Prepping the quince is a lot like prepping apples and they tend to turn brown like apples, but it doesn’t matter since they’re going to be cooked down.

If you don’t have dried cherries, try dried cranberries, or a mix. If you like raisins, they would probably work well too.

My chutney took about 90 minutes to become what looked like “jammy” to me. However, when it cooled down it got much thicker. Depending on how thick you want the end product to be, cook it for 60-90 minutes on low heat. I used a non-stick pan which made cleaning up easy.

 

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A Local Apple Relish Recipe

Accidental Locavore Red Hook ApplesThis apple relish came last year when I was playing golf with friends, it’s simple and a nice way to use up a couple of apples.

The Accidental Locavore decided on a condiment to go with the two chèvres I had from Goat Cheeses of France. The Red Hook Golf Club was originally an apple orchard, and hundreds of apple trees still line the fairways. This has been a terrific year for apples and there are literally thousands of them, ripe for the picking. I grabbed a bunch of Romes and McIntoshes from my favorite trees (around the tee box on the fifth hole) and made a simple relish for the cheeses. This made about 2 cups:

Apple Relish Recipe:

  • ½ cup of sugar, more or less depending on your apples
  • ¼ cup cider vinegar
  • Salt
  • 1 ½ pounds tart, crisp apples, peeled and cut into 1/2” chunks
  • ½ teaspoon freshly grated ginger

Accidental Locavore Apple RelishIn a medium sized pot over medium heat, heat the sugar and vinegar, stirring to dissolve.

Stir in the apples and cook for about 5 minutes, until the apples are cooked but still hold their shape. Stir in the ginger, taste and add salt as needed.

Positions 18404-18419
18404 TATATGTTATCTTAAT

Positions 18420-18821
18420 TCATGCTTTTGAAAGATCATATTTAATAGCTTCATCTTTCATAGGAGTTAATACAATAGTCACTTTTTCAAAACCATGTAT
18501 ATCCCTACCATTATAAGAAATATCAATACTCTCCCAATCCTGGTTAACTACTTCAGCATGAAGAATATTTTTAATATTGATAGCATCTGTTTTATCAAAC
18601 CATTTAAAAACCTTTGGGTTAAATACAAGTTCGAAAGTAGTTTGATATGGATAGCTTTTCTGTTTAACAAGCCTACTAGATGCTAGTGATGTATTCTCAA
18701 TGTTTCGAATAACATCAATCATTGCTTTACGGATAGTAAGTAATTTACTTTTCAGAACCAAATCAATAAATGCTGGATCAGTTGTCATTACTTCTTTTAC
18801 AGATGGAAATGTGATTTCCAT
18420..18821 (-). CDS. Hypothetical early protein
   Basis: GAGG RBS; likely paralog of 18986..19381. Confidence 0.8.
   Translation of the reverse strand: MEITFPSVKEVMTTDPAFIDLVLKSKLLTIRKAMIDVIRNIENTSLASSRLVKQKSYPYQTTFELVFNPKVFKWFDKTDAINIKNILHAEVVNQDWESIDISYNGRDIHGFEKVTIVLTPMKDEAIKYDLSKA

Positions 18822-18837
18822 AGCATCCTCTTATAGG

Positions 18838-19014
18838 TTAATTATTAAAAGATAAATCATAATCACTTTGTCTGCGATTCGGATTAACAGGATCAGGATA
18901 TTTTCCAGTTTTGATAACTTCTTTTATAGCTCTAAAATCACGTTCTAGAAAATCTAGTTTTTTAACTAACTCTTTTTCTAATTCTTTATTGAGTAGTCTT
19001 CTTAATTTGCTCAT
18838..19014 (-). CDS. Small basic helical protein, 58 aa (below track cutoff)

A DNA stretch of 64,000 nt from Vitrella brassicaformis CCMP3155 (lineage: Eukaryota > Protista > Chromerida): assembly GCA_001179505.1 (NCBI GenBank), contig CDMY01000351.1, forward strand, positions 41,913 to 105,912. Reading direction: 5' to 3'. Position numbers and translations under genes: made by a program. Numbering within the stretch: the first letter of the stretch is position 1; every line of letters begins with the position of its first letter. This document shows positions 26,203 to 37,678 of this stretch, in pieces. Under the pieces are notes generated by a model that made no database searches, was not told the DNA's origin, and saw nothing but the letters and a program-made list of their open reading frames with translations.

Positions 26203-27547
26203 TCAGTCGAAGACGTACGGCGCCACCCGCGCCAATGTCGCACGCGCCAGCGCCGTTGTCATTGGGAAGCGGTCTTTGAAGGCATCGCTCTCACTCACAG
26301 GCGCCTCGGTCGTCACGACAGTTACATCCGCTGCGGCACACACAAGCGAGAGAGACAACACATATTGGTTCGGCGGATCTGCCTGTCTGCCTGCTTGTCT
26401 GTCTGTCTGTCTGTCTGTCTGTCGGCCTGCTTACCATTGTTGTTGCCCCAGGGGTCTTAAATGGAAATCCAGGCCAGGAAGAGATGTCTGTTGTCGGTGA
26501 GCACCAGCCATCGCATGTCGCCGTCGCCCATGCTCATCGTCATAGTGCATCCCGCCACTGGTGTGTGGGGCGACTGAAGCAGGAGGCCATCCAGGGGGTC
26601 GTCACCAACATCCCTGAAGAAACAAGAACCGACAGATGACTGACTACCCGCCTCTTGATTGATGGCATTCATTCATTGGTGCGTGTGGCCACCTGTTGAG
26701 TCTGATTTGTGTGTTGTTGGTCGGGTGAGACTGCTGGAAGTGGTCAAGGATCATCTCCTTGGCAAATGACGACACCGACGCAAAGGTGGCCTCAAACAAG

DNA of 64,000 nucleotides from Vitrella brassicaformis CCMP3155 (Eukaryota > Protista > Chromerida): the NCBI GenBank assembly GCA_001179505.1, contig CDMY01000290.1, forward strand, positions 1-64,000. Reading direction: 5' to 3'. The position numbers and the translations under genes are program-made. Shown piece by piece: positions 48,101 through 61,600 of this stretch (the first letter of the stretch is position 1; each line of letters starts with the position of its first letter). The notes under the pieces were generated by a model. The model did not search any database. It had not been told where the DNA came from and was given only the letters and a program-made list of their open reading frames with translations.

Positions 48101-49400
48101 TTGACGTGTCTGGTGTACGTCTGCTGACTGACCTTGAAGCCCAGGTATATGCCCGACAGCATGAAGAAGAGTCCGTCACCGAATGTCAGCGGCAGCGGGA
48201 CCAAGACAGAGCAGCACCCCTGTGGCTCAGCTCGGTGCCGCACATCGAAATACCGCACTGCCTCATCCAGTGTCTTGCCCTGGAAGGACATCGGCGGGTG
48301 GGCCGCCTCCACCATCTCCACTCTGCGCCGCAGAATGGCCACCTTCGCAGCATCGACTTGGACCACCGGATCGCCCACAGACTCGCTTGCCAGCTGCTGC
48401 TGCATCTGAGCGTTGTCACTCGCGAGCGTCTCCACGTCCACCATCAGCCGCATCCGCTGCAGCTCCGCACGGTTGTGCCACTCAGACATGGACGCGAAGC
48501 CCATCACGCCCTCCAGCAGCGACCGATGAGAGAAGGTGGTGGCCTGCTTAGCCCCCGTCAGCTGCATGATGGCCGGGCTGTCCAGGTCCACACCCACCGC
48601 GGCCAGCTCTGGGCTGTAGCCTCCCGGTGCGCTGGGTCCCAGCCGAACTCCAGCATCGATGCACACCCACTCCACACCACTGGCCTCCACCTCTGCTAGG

Cool to room temperature. Serve and enjoy!

My verdict: Although I’m not generally a fan of “stuff” other than bread or a plain cracker with cheese, this was a nice addition.

The apples had a nice fresh flavor that contrasted well with the rich funkiness of the cheeses. Leaving them in chunks kept them from turning into mush (aka apple sauce).

The ginger added a hint of spice and some brightness. Now that I’ve done my posts for the Goat Cheeses of France, I can sit back, relax and enjoy their wonderful chèvres my way, with a baguette. The rest of the relish I’ll use to garnish a duck, or go more traditional with some pork chops or smoked pork tenderloin.

What would you use it with?

 

 

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Thai Sweet Chili Sauce Recipe

accidental-locavore-thai-sweet-chile-sauceThai sweet chili sauce may not be one of the condiments you reach for, but that could change quickly.

It’s really versatile and goes well with everything from fish to French fries.

Trust me.

The Accidental Locavore’s husband, Frank, first fell in love with it at the Oakhurst Diner in Millerton and promptly ordered a couple of bottles. One evening we were desperately scraping the last bits out of the bottle.

There had to be a recipe online.

There was, and now Thai sweet chili sauce is always in our fridge.

Thai Sweet Chili Sauce Recipe:

Quick and easy, this makes about a cup.

  • 3 large garlic cloves, peeled
  • 2 red Jalapeño or Serrano chiles, stemmed and seeded
  • ¼ cup white distilled vinegar
  • ½ cup sugar
  • ½ tablespoon salt
  • ¾ cup water
  • 1 tablespoon cornstarch
  • 2 tablespoons water

accidental-locavore-thai-sweet-chili-sauce-prepIn a blender, purée the garlic, chiles, vinegar, sugar, salt and water.

Transfer the mixture to a saucepan and bring to a boil over medium-high heat. Lower the heat to medium and simmer until the mixture thickens up a bit and the garlic-pepper bits begin to soften, about 3 minutes.

In a small bowl or cup, mix the cornstarch and water to make a slurry. Whisk in the cornstarch mixture and continue to simmer until the sauce starts to thicken slightly (and causes a nice suspension of the garlic-pepper bits). Let cool completely before storing in a glass jar. Serve and enjoy!

accidental-locavore-bag-o-chilesMy verdict: Another thing we’ll never buy again!

It’s probably better made with a blender, but if all you have is a food processor, that will work too.

This version was a little hotter than the bottled one (we did save a bit for comparison), but it really mellows after a couple of days in the fridge.